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Posts Tagged ‘Pakistan Nuclear Program’

Pakistan Has Developed Smartest Nuclear Tactical Devices

Posted by yourpakistan on December 1, 2011

Pakistan s nuclear programme has made some extraordinary progress by developing one of the world s smartest nuclear tactical devices, it has been learnt. According to a western diplomat, the former dictator and the then President General Pervez Musharraf, during one of his meetings with US officials, had deemed it proper to convey it to the Americans what Pakistan possessed and how the country s nuclear scientists had secured the defence of Pakistan.

by Ansar Abbasi

The diplomatic source said that New Delhi also knows what Pakistan has produced and what is really unmatched. The Indians got this source said and believed that Musharraf intentionally conveyed this to the Americans so that the country is not treated by the US like Afghanistan and Iraq Pakistan is neither a signatory to NPT nor CTBT, however, it has unilaterally decided to use its nuclear programme only as deterrence against any foreign aggression.

After becoming the target of the Western capitals particularly Washington, which have been unleashing all sorts of propaganda against Pakistan s nuclear programme, Islamabad has developed one of the most credible and foolproof command and control systems for its nuclear programme. The US authorities have acknowledged the credibility and security of Pakistan s nukes.Wikipedia quotes a Washington-based science think tank as saying that Pakistan is increasing its capacity to produce plutonium at its Khushab nuclear facility.

The website said that the estimated Pakistani nuclear weapons was probably in the neighbourhood of more than 200 by the end of 2009. It, however, adds that the actual size of Pakistan s nuclear stockpile is hard for experts to gauge owing to the extreme secrecy, which surrounds the programme. Pakistan s nuclear programme was started by Zulfikar Ali Bhutto while the country conducted its nuclear test on May 28, 1998 during Nawaz Sharif s tenure.


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Securing Pakistan’s Nukes

Posted by yourpakistan on November 9, 2011

How will the US-led world deal with Pakistan’s real strength – the patriotic and committed force of thousands of qualified and experienced scientists, engineers, other professionals associated with Pakistan’s nuclear programme? Will all be eliminated/incarcerated at Guantanomo Base or a similar one elsewhere?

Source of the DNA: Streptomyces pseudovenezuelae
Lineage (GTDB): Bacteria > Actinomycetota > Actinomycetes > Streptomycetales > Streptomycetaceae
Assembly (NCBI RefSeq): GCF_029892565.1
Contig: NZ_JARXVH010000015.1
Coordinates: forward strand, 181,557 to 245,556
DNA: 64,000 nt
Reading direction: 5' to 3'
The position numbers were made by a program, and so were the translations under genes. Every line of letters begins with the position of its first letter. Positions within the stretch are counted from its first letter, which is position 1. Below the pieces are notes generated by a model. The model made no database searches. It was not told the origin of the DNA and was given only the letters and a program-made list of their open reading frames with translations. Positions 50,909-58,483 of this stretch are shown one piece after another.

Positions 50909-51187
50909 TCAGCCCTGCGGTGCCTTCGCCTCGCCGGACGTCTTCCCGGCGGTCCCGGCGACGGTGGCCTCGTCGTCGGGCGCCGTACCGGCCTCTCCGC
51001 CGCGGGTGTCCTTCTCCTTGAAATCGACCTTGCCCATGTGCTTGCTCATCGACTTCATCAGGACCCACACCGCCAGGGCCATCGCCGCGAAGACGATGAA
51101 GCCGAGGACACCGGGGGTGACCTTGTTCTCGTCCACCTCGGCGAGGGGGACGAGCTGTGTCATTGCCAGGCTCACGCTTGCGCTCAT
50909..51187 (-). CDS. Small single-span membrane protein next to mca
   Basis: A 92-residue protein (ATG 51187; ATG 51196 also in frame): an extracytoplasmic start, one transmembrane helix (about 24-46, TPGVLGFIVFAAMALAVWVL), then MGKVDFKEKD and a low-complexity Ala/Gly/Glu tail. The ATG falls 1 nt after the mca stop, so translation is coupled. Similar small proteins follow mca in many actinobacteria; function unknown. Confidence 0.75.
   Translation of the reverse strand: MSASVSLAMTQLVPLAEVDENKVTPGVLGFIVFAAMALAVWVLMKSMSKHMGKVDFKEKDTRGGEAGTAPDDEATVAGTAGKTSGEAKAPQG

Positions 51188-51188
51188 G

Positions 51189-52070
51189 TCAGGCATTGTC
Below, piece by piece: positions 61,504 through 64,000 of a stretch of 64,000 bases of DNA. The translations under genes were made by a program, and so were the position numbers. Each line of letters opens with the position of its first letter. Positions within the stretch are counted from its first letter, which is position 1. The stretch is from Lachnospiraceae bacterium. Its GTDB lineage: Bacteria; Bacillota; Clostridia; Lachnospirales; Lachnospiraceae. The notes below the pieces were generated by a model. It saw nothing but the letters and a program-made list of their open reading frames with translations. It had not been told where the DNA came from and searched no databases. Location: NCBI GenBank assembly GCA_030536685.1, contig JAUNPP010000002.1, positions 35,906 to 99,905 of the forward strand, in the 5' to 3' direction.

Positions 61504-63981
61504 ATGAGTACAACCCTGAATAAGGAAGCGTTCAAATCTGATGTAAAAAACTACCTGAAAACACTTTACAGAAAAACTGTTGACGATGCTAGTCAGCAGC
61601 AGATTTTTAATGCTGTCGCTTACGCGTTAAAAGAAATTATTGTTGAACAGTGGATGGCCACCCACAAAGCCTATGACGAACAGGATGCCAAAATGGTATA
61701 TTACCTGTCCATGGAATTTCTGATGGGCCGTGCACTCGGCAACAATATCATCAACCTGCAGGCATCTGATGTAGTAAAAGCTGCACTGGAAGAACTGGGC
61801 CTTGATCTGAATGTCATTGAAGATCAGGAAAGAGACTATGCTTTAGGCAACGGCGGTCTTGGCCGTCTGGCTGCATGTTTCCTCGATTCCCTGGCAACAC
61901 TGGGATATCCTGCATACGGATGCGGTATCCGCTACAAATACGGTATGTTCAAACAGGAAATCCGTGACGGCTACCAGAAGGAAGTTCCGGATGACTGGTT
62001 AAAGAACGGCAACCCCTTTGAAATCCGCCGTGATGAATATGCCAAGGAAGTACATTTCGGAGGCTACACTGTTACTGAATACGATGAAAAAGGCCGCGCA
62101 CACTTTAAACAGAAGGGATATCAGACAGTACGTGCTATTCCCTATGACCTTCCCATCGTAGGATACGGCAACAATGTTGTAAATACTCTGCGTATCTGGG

By Brig Imran Malik – Opinion Maker

Defanging Pakistan by dismantling her nuclear programme must rank as one of US’ most fervent yet unfulfilled wishes and hitherto unattained strategic interests! Western media interest in Pakistan’s nukes remains unrelenting, uncompromising, sensational, wishful and largely ill-informed. A good example could be the recent article “The Ally from Hell” in The Atlantic magazine. Pakistan and the US have many converging and almost an equal number of divergent and even clashing strategic interests though Pakistan’s nuclear program tops that list. Pakistan’s nuclear program does not fit in with the US’ view of the world, of Asia and in particular her view of South Asia and the Middle East. The reasons are manifold, diverse and well known. Read the rest of this entry »

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USA Eyes at Pakistan’s Nuclear Program, Playing Haqqani Card to Destabilize Pakistan: Fazal

Posted by yourpakistan on October 14, 2011

Chief of Jamiat Ulema-e-Islam (JUI-F) Maulana Fazal ur Rehman has said uncalled and unnecessary US intervention in Pakistan’s internal affairs indicates that it wanted to hijack the atomic program of the country. Addressing the Mufti Mehmood conference here in Quetta on late Thursday night, Maulana Fazal ur Rehman said US is playing Haqqani card to destabilize Pakistan.

He said that to deal with ongoing situation Quetta Shura card can also surface within few days. The JUI-F chief said the US wants dialogue with Taliban while action against the Haqqani group by Pakistan. He clarified that Haqqanis are part of Taliban and following the same agenda and policies. The Maulana said US is against our atomic program but conspiracy in this regard would not be allowed to succeed.

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US Lobbied to Stop Pakistan Nuclear Drive: Documents

Posted by yourpakistan on July 29, 2011

The United States waged a secret diplomatic campaign in the 1970s to prevent Pakistan from developing nuclear weapons by pressing countries to control exports, declassified documents said.

In remarks with striking parallels to current US debates, officials in President Jimmy Carter’s administration voiced fear about Pakistan’s trajectory and tried both pressure and aid incentives to seek a change in its behavior. In a secret November 1978 memo, then secretary of state Cyrus Vance instructed US diplomats in Western Europe, Australia, Canada and Japan to warn governments that Pakistan or its covert agents were seeking nuclear material.

Vance acknowledged that Pakistan was motivated by concerns over historic rival India. But he voiced alarm that Zulfikar Ali Bhutto, before being deposed as prime minister in a coup, said that Pakistan would share nuclear weapons around the Islamic world.

(Read: Bhutto and Pakistan’s nuclear programme)

“We believe it is critical to stability in the region and to our non-proliferation objectives to inhibit Pakistan from moving closer to the threshold of nuclear explosive capability,” Vance wrote, the year before the overthrow of Iran’s pro-Western shah and the Soviet invasion of Afghanistan.